Companies and brands that went with the flow of the boom-bust cycle by cutting ad spending — as data suggest household and personal-care players did last year — tended to lose more share to private labels both immediately and longer term. Companies whose ad spending didn’t vary according to economic cycles — based on an analysis of Ad Age data on global ad spending — also tended to increase their stock prices an average of 1.3 percentage points annually ahead of others from 1986 to 2006, said Mr. Steenkamp, who analyzed global results of 26 marketers across multiple industries.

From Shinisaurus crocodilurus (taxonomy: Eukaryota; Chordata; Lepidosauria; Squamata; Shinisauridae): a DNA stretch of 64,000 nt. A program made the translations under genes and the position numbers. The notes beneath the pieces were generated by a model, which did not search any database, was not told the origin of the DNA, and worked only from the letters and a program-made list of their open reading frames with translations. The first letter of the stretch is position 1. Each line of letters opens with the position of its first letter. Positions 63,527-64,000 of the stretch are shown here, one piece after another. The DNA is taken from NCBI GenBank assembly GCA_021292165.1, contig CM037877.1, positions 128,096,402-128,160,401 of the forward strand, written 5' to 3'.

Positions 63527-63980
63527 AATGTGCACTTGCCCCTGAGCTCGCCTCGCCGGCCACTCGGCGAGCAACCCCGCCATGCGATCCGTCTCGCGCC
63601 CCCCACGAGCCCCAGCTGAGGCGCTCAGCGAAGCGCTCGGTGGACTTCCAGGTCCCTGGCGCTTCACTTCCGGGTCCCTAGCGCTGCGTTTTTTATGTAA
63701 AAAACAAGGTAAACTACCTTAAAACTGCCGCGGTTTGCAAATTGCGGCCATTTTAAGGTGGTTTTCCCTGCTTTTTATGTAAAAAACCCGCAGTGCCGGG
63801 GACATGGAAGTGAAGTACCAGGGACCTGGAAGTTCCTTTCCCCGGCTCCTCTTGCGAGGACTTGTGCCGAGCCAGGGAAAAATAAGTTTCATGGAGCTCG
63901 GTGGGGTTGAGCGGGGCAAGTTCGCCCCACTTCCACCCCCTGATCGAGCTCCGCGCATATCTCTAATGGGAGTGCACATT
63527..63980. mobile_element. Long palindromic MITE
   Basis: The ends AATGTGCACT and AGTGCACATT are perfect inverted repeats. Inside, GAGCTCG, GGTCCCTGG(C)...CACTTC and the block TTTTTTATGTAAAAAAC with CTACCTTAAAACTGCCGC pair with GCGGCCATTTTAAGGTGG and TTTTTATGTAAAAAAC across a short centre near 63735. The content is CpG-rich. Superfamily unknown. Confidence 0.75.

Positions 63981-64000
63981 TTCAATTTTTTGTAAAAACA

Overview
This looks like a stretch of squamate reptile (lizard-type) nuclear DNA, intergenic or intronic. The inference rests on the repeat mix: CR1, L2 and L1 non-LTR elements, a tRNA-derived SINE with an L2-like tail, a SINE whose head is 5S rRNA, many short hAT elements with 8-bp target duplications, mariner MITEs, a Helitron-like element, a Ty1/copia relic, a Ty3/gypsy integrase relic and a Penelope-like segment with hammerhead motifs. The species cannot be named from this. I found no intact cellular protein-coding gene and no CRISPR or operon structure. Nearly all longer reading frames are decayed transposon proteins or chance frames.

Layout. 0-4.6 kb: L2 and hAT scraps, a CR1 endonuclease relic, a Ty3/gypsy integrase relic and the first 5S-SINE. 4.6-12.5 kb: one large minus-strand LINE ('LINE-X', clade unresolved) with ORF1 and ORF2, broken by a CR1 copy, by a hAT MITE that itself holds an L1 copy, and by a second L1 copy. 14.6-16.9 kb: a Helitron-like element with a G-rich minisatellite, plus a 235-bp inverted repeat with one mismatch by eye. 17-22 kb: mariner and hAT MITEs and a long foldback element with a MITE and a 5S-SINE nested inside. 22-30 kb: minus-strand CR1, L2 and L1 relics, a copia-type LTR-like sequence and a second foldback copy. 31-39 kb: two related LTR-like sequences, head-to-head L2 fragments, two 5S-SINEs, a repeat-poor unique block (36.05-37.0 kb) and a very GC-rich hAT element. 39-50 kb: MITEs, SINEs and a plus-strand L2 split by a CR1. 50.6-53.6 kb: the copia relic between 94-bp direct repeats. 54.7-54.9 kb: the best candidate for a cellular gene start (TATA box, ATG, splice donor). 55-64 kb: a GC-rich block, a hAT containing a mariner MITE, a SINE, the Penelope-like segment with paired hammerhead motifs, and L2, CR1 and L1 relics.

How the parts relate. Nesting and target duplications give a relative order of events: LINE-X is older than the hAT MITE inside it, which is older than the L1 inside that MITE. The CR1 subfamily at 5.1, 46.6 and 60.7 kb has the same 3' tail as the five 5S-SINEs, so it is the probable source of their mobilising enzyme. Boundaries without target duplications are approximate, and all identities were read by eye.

“Marketing, we are happy to report, is not running scared from the economy by slashing budgets and headcount. Instead, marketing is getting back to our key function: driving business and opportunity to sales and owning the customer experience.”
Companies continued to reduce marketing budgets in the first quarter of 2009 but the rate of decline has slowed, according to the IPA‘s Bellwether survey. In the first quarter, the net balance of companies reporting an increase in budgets was -34%, which compares to the record low reading of -42% in the fourth quarter of last year.